Prescription rates for diabetes drugs have risen faster in west London than in most parts of England.
That is an average of 0.8 diabetes prescriptions for every person living in the area
The rate increased by 11.8% compared to the year ending September 2015, when there were 131,032.
It was among the biggest increases in England.
Hounslow registered the second highest increase locally, and the fourth nationally, with 11.4% more prescriptions compared to the year ending September 2015.
In September 2016 patients received 296,981 prescriptions, or 1.1 for each person living in the area.
Harrow saw the highest proportion in west London, 1.25 prescriptions for every person living in the area.
The Public Health England has estimated that in 2017 there will be more than 3.9 million people affected by diabetes, or 8.7% of the population.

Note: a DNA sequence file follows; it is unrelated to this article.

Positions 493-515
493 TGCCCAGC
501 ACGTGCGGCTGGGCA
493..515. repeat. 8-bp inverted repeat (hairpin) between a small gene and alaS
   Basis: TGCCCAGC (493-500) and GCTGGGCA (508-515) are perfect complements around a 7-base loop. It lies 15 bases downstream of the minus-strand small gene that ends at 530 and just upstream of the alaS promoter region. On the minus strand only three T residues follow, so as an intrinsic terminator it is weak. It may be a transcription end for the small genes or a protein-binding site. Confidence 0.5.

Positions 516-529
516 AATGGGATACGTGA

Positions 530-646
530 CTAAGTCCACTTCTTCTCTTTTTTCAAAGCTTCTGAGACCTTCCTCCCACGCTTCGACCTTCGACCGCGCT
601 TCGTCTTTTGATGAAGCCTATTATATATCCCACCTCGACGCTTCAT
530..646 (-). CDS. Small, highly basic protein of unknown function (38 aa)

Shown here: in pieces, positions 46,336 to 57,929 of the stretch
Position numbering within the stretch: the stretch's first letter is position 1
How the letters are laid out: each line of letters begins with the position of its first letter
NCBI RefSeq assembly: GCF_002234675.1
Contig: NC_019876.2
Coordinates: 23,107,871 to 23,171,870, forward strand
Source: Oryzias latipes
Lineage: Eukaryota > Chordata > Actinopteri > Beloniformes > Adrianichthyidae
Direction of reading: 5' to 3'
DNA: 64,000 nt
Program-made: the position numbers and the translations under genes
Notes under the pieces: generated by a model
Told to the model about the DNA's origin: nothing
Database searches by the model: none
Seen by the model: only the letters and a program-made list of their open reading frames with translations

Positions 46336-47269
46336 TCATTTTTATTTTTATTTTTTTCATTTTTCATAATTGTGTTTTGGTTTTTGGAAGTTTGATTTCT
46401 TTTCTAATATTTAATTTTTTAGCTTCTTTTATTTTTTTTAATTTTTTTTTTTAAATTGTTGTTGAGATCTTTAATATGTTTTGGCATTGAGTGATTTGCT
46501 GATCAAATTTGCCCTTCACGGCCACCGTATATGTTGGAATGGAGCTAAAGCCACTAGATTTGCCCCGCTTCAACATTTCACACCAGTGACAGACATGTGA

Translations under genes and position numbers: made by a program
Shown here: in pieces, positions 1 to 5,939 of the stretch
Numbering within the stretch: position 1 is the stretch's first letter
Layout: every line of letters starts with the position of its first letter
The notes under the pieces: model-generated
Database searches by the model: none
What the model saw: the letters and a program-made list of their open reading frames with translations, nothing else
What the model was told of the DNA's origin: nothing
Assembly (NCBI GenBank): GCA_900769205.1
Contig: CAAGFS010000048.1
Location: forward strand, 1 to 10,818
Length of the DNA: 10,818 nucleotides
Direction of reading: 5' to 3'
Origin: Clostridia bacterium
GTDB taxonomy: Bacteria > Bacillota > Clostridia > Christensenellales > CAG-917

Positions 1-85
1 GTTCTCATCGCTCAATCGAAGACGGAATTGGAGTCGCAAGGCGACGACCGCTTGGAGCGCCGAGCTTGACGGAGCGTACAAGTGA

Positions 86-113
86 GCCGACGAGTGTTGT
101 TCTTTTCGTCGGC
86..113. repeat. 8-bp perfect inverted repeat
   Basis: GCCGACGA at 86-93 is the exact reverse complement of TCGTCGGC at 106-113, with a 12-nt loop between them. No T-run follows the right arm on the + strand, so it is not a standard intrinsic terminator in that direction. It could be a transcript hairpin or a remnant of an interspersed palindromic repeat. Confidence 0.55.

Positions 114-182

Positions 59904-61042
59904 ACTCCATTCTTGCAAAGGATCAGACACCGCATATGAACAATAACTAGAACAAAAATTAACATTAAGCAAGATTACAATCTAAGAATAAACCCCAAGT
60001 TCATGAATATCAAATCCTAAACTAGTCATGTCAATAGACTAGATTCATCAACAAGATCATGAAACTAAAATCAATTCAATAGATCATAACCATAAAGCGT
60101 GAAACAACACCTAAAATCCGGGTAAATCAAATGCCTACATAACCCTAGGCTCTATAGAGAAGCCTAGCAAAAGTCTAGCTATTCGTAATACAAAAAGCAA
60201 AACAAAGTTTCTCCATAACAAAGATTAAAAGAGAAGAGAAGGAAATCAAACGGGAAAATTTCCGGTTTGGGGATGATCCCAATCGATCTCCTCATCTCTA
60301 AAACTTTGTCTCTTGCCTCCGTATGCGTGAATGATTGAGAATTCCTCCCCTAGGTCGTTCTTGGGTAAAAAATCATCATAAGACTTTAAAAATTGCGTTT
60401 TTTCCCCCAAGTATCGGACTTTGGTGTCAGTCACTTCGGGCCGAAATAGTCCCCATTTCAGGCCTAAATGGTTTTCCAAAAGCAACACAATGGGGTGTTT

The number is expected to keep soaring each year until 2035.
According to the NHS, between seven and nine million people are at risk of becoming diabetic.
The disease is a serious life-long condition which means the body cannot process glucose properly.
The most common type is called type two diabetes, which tends to develop in adulthood.
More than half of cases could be delayed or prevented if people lived more healthy lifestyles.
It can affect circulation and sensation and causes more than 100 amputations a week and 20,000 premature deaths a year.
Around 700 people a day are diagnosed with diabetes, the equivalent of one person every two minutes.
The NHS spends £10 billion a year caring for people affected by diabetes.
If current trends continue, one in three people will be obese by 2034 and one in 10 will develop type two diabetes.
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